2. Run the kubectl apply command to create a PVC:

    kubectl apply -f <your-pvc-name>.yaml
    persistentvolumeclaim/example-pvc created

Verify your StorageClass and PVC

  1. Enter the kubectl get storageclass command:

    kubectl get storageclass
    NAME                                 PROVISIONER                     RECLAIMPOLICY   VOLUMEBINDINGMODE   ALLOWVOLUMEEXPANSION   AGE
    px-csi-db                            pxd.portworx.com                Delete          Immediate           true                   43d
    px-csi-db-cloud-snapshot             pxd.portworx.com                Delete          Immediate           true                   43d
    px-csi-db-cloud-snapshot-encrypted   pxd.portworx.com                Delete          Immediate           true                   43d
    px-csi-db-encrypted                  pxd.portworx.com                Delete          Immediate           true                   43d
    px-csi-db-local-snapshot             pxd.portworx.com                Delete          Immediate           true                   43d
    px-csi-db-local-snapshot-encrypted   pxd.portworx.com                Delete          Immediate           true                   43d
    px-csi-replicated                    pxd.portworx.com                Delete          Immediate           true                   43d
    px-csi-replicated-encrypted          pxd.portworx.com                Delete          Immediate           true                   43d
    px-db                                kubernetes.io/portworx-volume   Delete          Immediate           true                   43d
    px-db-cloud-snapshot                 kubernetes.io/portworx-volume   Delete          Immediate           true                   43d
    px-db-cloud-snapshot-encrypted       kubernetes.io/portworx-volume   Delete          Immediate           true                   43d
    px-db-encrypted                      kubernetes.io/portworx-volume   Delete          Immediate           true                   43d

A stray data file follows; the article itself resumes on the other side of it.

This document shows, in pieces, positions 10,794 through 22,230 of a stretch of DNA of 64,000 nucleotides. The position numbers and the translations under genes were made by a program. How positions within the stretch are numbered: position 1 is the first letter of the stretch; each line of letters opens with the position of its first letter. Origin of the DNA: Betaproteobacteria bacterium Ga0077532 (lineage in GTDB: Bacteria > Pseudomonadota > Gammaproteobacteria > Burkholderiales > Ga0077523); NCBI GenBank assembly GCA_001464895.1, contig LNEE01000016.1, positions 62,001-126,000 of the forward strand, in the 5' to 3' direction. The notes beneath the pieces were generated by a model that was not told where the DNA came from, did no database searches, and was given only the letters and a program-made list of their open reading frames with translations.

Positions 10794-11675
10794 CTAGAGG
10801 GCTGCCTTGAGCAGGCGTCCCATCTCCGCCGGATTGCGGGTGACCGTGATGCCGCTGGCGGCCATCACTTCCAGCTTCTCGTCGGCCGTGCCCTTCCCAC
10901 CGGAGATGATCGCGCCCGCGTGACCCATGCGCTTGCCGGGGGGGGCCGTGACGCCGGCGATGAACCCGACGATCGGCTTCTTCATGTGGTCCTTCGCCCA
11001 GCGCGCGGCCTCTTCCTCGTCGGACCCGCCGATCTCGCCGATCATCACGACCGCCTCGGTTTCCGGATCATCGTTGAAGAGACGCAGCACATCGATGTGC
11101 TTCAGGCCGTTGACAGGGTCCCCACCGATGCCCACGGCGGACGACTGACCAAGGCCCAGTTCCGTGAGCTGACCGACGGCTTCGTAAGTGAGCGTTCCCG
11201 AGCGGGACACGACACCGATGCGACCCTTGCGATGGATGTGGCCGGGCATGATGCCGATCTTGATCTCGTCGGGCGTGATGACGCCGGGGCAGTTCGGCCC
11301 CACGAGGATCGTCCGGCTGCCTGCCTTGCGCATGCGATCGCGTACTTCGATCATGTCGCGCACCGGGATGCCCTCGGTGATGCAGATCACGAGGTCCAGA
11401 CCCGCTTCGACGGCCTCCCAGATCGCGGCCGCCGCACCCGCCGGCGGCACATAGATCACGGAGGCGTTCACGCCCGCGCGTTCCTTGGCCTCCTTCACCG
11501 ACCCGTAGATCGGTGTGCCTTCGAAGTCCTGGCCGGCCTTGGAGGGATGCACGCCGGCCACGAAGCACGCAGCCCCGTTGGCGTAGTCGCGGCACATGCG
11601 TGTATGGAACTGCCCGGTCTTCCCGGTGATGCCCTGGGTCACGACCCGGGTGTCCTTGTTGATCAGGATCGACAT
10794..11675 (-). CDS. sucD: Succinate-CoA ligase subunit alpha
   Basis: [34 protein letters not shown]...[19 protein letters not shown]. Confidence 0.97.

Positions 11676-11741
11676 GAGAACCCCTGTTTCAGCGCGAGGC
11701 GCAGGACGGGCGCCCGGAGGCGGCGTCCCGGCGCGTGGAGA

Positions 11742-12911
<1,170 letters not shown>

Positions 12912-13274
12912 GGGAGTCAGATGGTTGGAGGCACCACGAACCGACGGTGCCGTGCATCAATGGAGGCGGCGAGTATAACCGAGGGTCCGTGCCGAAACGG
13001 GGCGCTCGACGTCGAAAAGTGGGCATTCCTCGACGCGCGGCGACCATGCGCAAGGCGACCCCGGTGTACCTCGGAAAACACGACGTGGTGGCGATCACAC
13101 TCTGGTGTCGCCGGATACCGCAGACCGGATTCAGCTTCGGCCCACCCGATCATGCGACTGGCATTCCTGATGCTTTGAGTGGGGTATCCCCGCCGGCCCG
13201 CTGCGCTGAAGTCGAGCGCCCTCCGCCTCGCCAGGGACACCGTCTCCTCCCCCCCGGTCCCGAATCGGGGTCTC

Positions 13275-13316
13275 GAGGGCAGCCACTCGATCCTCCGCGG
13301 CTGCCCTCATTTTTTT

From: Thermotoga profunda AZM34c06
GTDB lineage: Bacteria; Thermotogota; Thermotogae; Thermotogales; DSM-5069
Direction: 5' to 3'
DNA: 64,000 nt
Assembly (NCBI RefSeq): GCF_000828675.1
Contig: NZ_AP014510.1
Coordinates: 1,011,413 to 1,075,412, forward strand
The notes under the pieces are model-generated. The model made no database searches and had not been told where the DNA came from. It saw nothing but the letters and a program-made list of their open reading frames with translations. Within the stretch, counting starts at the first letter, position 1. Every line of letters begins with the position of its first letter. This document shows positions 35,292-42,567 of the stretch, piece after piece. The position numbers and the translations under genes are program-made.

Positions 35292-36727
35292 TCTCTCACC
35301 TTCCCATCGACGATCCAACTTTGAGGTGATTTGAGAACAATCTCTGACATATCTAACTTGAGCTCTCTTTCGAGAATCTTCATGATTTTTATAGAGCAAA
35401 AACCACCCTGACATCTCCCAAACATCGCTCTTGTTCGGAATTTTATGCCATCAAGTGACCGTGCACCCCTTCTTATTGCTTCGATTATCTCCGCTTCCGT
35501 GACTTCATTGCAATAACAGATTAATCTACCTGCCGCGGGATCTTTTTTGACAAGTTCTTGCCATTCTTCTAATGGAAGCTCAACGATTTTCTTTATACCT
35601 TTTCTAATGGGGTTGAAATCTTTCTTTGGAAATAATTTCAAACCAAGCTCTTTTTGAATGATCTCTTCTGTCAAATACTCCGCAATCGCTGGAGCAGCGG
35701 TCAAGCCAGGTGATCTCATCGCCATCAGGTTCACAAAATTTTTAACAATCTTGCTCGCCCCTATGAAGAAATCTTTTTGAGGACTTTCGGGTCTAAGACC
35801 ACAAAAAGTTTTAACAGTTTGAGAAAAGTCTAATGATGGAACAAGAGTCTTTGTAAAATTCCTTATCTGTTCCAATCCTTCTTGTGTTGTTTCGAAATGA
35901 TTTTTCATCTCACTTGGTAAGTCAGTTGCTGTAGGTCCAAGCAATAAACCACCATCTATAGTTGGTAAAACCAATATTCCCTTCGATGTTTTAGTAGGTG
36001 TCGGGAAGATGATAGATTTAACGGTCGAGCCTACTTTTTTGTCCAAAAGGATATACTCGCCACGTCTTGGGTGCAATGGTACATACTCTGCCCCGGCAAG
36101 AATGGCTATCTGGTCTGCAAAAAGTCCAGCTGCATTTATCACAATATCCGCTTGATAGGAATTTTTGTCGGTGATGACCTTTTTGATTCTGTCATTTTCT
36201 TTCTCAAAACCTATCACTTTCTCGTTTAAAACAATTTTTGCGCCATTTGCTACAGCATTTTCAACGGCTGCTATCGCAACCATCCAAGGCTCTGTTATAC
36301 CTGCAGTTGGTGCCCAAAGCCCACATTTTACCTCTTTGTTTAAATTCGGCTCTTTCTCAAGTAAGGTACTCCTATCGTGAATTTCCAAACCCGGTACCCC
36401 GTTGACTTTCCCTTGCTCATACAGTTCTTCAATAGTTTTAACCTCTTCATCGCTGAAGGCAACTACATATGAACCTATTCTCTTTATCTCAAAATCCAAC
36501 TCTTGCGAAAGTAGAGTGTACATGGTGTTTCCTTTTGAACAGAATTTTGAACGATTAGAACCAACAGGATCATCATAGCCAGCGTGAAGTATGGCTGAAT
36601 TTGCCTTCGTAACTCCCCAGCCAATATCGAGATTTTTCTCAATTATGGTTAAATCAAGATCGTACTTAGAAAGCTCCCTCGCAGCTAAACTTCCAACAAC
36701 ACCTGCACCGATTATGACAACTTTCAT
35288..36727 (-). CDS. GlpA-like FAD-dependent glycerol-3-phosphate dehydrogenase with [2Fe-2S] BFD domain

px-db-local-snapshot                 kubernetes.io/portworx-volume   Delete          Immediate           true                   43d
    px-db-local-snapshot-encrypted       kubernetes.io/portworx-volume   Delete          Immediate           true                   43d
    px-replicated                        kubernetes.io/portworx-volume   Delete          Immediate           true                   43d
    px-replicated-encrypted              kubernetes.io/portworx-volume   Delete          Immediate           true                   43d
    stork-snapshot-sc                    stork-snapshot                  Delete          Immediate           true                   43d

    kubectl returns details about the StorageClasses available to you. Verify that px-csi-db appears in the list.

  2. Enter the kubectl get pvc command. If this is the only StroageClass and PVC that you’ve created, you should see only one entry in the output:

    kubectl get pvc <your-pvc-name>
    NAME          STATUS   VOLUME                                     CAPACITY   ACCESS MODES   STORAGECLASS           AGE
    example-pvc   Bound    pvc-dce346e8-ff02-4dfb-935c-2377767c8ce0   2Gi        RWO            example-storageclass   3m7s

    kubectl returns details about your PVC if it was created correctly. Verify that the configuration details appear as you intended.



Last edited: Monday, Aug 15, 2022